To save content items to your account,
please confirm that you agree to abide by our usage policies.
If this is the first time you use this feature, you will be asked to authorise Cambridge Core to connect with your account.
Find out more about saving content to .
To save content items to your Kindle, first ensure email@example.com
is added to your Approved Personal Document E-mail List under your Personal Document Settings
on the Manage Your Content and Devices page of your Amazon account. Then enter the ‘name’ part
of your Kindle email address below.
Find out more about saving to your Kindle.
Note you can select to save to either the @free.kindle.com or @kindle.com variations.
‘@free.kindle.com’ emails are free but can only be saved to your device when it is connected to wi-fi.
‘@kindle.com’ emails can be delivered even when you are not connected to wi-fi, but note that service fees apply.
Though bad odour has always been associated with animal production, it did not attract much research attention until in many countries the odour production and emission from intensified animal production caused serious nuisance and was implicated in the health problems of individuals living near animal farms. Odour from pig production facilities is generated by the microbial conversion of feed in the large intestine of pigs and by the microbial conversion of pig excreta under anaerobic conditions and in manure stores. Assuming that primary odour-causing compounds arise from an excess of degradable protein and a lack of specific fermentable carbohydrates during microbial fermentation, the main dietary components that can be altered to reduce odour are protein and fermentable carbohydrates. In the present paper we aim to give an up-to-date review of studies on the relationship between diet composition and odour production, with the emphasis on protein and fermentable carbohydrates. We hypothesise how odour might be changed and/or reduced by altering the diet of pigs. Research so far has mainly focused on the single effects of different levels of crude protein and fermentable carbohydrates on odour production. However, also important for odour formation are the sources of protein and fermentable carbohydrates. In addition, it is not only the amount and source of these compounds that is important, but also the balance between them. On the basis of our review of the literature, we hypothesise that odour nuisance from pig production facilities might be reduced significantly if there is an optimum balance between protein and fermentable carbohydrates in the diet of pigs.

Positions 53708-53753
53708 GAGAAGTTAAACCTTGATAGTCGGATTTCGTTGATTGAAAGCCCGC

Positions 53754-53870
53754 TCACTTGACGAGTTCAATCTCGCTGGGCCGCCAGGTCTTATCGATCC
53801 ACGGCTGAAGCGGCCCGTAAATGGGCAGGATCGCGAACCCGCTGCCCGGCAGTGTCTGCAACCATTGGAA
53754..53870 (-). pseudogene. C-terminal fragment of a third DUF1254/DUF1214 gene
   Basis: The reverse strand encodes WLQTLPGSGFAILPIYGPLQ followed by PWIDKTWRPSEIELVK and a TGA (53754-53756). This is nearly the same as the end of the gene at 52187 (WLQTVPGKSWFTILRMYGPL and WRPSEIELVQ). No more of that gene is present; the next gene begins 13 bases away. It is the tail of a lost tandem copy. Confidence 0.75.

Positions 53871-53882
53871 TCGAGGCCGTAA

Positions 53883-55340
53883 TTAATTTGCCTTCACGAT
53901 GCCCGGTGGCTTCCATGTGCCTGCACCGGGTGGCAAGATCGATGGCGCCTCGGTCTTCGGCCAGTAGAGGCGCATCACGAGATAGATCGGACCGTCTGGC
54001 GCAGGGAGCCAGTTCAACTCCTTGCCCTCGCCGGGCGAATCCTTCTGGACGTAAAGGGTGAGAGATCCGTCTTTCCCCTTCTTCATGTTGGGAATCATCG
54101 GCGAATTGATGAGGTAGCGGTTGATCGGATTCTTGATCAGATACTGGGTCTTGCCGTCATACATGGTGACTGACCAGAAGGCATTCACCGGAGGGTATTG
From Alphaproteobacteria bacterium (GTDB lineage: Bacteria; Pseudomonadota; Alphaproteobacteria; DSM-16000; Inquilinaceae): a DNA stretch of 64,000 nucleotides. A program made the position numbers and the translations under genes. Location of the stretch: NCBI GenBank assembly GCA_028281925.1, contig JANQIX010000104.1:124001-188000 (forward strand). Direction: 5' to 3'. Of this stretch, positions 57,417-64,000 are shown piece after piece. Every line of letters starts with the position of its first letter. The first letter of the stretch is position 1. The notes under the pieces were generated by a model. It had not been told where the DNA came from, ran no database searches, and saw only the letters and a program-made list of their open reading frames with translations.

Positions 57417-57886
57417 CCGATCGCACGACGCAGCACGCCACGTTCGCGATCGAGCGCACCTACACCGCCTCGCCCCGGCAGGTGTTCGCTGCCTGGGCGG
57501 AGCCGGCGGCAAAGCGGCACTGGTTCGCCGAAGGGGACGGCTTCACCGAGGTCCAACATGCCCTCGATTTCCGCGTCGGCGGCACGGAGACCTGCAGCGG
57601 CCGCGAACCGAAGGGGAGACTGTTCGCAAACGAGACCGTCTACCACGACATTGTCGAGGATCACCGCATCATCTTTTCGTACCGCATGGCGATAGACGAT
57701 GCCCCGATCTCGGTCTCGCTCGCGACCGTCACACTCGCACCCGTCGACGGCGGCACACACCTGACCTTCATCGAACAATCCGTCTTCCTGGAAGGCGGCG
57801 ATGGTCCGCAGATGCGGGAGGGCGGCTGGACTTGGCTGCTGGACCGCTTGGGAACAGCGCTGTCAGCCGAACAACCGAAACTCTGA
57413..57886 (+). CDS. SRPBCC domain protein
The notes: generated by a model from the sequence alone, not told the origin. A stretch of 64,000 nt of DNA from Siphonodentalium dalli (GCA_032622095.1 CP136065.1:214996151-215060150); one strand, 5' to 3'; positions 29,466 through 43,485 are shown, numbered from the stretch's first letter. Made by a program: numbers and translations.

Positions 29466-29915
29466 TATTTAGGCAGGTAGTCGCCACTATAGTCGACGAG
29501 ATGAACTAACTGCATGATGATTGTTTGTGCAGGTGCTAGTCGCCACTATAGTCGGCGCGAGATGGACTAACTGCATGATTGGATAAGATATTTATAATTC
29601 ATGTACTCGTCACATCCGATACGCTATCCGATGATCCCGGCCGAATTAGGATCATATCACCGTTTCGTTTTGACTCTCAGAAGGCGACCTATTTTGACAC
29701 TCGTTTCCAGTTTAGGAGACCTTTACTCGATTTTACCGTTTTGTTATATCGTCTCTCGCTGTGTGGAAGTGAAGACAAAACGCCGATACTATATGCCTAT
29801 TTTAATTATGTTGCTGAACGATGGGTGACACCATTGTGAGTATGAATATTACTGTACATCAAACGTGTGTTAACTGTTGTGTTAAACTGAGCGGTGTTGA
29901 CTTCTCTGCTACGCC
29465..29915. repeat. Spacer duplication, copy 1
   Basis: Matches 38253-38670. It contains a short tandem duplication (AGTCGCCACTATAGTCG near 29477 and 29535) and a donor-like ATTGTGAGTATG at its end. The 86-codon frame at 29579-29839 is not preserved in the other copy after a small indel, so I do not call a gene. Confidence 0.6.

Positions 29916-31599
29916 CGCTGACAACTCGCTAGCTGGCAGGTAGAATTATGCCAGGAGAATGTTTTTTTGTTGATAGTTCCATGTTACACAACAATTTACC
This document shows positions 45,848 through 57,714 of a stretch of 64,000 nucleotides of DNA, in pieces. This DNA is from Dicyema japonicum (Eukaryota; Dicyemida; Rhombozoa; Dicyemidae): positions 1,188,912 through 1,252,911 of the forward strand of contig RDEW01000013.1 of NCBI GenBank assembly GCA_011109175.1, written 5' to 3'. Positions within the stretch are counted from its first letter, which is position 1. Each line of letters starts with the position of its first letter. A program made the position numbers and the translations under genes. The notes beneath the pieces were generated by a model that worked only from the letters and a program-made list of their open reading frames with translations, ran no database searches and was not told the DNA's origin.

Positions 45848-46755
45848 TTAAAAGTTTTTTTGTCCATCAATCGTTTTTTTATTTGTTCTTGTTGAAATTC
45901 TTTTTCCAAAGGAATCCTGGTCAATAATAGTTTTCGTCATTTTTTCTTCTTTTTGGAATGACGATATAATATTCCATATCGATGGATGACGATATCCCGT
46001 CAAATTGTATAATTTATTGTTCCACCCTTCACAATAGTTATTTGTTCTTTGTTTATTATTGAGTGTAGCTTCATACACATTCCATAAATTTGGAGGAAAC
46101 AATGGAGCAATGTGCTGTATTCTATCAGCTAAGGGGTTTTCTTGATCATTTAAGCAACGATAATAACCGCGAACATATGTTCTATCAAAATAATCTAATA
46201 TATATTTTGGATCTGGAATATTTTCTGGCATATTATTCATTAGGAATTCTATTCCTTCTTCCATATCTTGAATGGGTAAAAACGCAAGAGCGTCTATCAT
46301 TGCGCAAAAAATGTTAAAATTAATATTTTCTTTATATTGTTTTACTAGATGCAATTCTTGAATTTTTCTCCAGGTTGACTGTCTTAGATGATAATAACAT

Email your librarian or administrator to recommend adding this to your organisation's collection.